Before the trip I finished the fingerless mitts. I quite like them, what's not to love about Noro? They'll go well with my rainbow scarf and travelling rib hat.

New on the needles is my "walking yarn" which is knitting up into a hat. I think it's going to be a nice warm toque.

Just started it this afternoon. Unlike most hats I've knit, this one is knit flat and then stitched up the back. I was thinking about it earlier and this strikes me as a good idea. Here's why: Knit hats can stretch to the point where they are too lose to don with comfort and style. I have a hat I spun and knit in-the-round with Targhee wool and it has stretched too much. Just about my only recourse now is to weave some elastic thread into the brim, but I'm not keen on that idea although I've done it on sweater cuffs and hems. A hat that is seamed up the back, on the other hand, can be unsewn and taken in to fit again. Yes, I think that's a good idea.

Can I rant a bit here? Thank you. I'm knitting this hat from a pattern which comes from a reputable source and I'm flabbergasted at how badly the instructions are written up. The gauge stipulates 6 rows = 1'. Well obviously that's a typo and it should be inches, not feet. OK. However, right at the outset the pattern calls for 1 foundation row followed by 7 repeats, and says that these 8 rows should make 1". Well that's a contradiction isn't it? Are we to believe the gauge at 6 rows = 1" or the pattern which reads 8 rows = 1"? Good question. Additionally, the pattern calls for size 6 US needles but it doesn't specify mm's. So I had to choose between 4.0 mm and 4.25 mm. I opted for the 4.0 mm and knit my own swatch and recalculated the number of stitches required to fit my head. I cannot fathom why some patterns are so miserably written! End of rant.

This morning I finished my homework for the quilt sampler that we are making in class. This week's assignment was to cut and sew the 8 "rail fence" blocks. Then I played around with arranging them for their place in the final quilt which will have a total of 25 blocks of various patterns. Quite a lot of fun.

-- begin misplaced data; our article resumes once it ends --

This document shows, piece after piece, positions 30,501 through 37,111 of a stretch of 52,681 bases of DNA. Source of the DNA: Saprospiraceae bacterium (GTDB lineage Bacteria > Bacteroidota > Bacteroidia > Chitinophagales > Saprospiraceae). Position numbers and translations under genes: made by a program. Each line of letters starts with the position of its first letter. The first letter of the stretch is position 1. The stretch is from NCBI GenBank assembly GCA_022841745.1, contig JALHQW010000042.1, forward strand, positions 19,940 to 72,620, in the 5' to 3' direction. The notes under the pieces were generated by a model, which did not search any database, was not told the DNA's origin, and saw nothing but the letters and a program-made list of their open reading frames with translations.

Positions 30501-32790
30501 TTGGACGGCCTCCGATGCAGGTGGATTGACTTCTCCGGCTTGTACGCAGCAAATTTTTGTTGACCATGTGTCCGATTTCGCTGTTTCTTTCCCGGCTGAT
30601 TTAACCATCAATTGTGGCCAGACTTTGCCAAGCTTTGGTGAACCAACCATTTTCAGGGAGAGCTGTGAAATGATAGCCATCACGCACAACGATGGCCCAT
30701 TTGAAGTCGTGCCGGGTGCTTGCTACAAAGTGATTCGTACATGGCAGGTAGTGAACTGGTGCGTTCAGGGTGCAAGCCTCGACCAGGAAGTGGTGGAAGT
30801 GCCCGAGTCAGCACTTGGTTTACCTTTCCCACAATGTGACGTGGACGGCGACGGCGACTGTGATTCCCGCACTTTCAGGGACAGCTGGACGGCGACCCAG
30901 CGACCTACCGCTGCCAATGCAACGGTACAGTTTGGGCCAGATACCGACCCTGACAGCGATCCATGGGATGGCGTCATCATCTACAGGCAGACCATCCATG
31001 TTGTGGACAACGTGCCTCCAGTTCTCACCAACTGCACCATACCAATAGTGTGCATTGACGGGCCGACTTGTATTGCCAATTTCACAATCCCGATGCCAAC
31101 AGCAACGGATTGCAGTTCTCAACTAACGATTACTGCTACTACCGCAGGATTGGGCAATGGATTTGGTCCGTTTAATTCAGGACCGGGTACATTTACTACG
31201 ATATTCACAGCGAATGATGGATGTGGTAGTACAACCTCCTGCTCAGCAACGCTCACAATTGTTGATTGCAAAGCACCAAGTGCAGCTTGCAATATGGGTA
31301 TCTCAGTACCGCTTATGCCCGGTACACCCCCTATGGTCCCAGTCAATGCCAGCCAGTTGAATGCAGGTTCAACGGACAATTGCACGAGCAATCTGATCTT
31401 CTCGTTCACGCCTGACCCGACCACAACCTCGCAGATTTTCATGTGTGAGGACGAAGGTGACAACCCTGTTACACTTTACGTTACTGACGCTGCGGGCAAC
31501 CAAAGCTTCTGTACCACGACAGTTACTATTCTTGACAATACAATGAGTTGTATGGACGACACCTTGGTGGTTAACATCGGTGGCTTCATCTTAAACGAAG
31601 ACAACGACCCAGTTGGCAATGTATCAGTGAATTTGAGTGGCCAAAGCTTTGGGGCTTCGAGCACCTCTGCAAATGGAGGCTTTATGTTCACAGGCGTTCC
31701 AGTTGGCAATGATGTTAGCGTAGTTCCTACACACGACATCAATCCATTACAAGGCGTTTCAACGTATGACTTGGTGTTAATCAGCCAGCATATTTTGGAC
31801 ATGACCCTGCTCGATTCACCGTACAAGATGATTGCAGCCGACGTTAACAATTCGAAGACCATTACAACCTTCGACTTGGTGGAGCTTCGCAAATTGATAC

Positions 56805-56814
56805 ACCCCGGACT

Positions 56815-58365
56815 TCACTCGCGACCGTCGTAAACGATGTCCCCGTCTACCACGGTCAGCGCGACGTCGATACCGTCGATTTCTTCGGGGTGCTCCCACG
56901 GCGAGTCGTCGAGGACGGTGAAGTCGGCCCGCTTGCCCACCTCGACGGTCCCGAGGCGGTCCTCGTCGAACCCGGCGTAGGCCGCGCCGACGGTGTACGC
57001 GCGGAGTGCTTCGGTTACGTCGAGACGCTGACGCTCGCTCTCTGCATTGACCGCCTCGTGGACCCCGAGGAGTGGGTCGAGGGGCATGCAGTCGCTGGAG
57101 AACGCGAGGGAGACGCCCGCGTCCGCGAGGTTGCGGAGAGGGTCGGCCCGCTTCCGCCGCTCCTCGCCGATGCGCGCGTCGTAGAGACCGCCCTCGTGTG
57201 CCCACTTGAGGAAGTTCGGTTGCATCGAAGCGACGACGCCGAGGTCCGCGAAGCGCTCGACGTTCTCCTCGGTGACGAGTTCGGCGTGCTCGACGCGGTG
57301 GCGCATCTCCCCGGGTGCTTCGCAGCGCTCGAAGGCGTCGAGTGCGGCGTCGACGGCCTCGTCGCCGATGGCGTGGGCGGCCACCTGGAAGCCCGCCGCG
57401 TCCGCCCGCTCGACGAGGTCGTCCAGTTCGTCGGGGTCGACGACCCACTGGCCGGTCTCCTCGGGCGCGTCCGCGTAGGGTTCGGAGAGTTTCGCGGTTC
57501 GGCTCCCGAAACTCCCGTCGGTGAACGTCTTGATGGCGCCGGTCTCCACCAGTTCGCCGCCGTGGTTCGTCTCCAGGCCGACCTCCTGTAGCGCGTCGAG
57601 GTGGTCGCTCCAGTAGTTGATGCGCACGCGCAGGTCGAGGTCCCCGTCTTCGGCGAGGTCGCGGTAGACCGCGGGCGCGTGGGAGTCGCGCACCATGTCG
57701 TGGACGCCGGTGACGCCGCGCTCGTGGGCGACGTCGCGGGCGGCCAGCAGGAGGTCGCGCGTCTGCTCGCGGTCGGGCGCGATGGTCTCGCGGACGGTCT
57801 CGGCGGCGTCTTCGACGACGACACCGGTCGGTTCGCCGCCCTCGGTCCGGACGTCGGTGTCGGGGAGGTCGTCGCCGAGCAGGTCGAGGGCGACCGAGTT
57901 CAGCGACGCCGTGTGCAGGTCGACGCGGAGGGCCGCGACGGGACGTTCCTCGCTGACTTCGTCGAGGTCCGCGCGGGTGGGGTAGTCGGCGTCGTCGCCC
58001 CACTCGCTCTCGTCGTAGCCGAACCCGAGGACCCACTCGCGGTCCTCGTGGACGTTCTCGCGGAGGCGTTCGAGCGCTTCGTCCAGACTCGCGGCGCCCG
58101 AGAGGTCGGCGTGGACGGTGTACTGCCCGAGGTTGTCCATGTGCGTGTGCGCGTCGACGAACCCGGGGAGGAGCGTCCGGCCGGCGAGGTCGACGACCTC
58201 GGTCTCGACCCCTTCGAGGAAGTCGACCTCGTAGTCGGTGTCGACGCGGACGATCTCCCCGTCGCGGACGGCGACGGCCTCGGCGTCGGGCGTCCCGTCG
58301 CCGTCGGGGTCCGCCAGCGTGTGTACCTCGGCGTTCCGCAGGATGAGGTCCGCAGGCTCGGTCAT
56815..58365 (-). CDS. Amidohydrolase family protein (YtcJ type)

I was given a small scrap of fabric by a kind and generous classmate after I mentioned how much I loved the pattern. It's a blue chintz with birds, how could I not love it? I'm going to incorporate one of the birds somewhere in the sampler. :) (For the fun of it sometime, Google "chintz" images for a bit of eye candy!)

Tuesday, November 5, 2013

Spectrum ...

Woohee! HooHa! and Hurray! The rainbow scarf is done. My goodness, that was a long knit. Fine yarn and small needles slows time down. It's been about a year since I bought the wool at the NY Sheep & Wool Festival.

To be fair, there were pauses before and after the time I spun it up, and then there was the interruption from the move. Oh, I don't care! It's done, and it was fun! And a fine result in my opinion.

In this view of being blocked the color gradations are clear. A beautiful dye job. When I have enough time (retirement?) I shall turn to the dye pot myself.

Since it's nice to have something on the needles, I'm currently making up some fingerless mitts. Quite the contrast to the scarf: These things knit up in no time. Can get a pair done in a few hours. The yarn is Noro.

In other news, tomorrow is the start of my new quilting class. Excited about that. Thursday I'll be heading to NYC for the monthly check-in and I'll be driving back Friday night.

Today I bought paint for my bedroom and plan to work on it next week. Golly, that will just about wrap up the paint works for the time being! Happy, happy! :)

Sunday, November 3, 2013

Around the world ...

I took the weekend off from priming and painting. A nice relief.

My neighbors came over yesterday morning and we got the loom moved upstairs as well as the harpsichord. There is now room to stretch one's legs in the music room and living room. Much better. Spent a couple hours in an intense and wonderfully productive piano practice later in the afternoon. High temps above 60 gave the day a positively balmy feel.

Not today. Had the wood stove going almost all day--and it really heats the house nicely. Outside temps in the 30s. It still makes me really, really nervous to leave the house when it's on, but I'll get used to that. It was wonderful to sit at the dining room table this afternoon working on the quilt with the warm radiance of the hearth embracing the room. Sure is romantic. Not such a bad toil either. Of course I'm not chopping my own trees and splitting my own logs, that would indeed add considerable to the effort. Simply stoking the fire isn't so bad.

The new quilting class starts Wednesday and I got my Triple Around The World top just about finished today. Good timing. I have to add 3 borders, sew on the backing and padding, and tie it up. I think I'm going to use a wool padding so it'll be of use in the winter months. At the moment I'm thinking I won't attempt keeping the fire going all night long--at least not until I gain the experience necessary--I'll simply re-start it in the mornings. The thermostat will be set around 54 so if it gets extremely cold the oil will kick in and keep the vital parts of the house going. I'll be quite cozy under my blankets and quilts.

My idea of placing a little bird in the middle of the quilt has worked out I think. It rather tickles me to have it there. I'm thinking that perhaps a little bird in each quilt I make will be my signature.

Here it is without it's 3 borders. I'm mightly pleased with the results. It has an old fashioned kind of look to it. Rather reminds me of Christmas candy. The squares around the bird may appear a little puffy: I haven't yet pressed the seams around the center strip.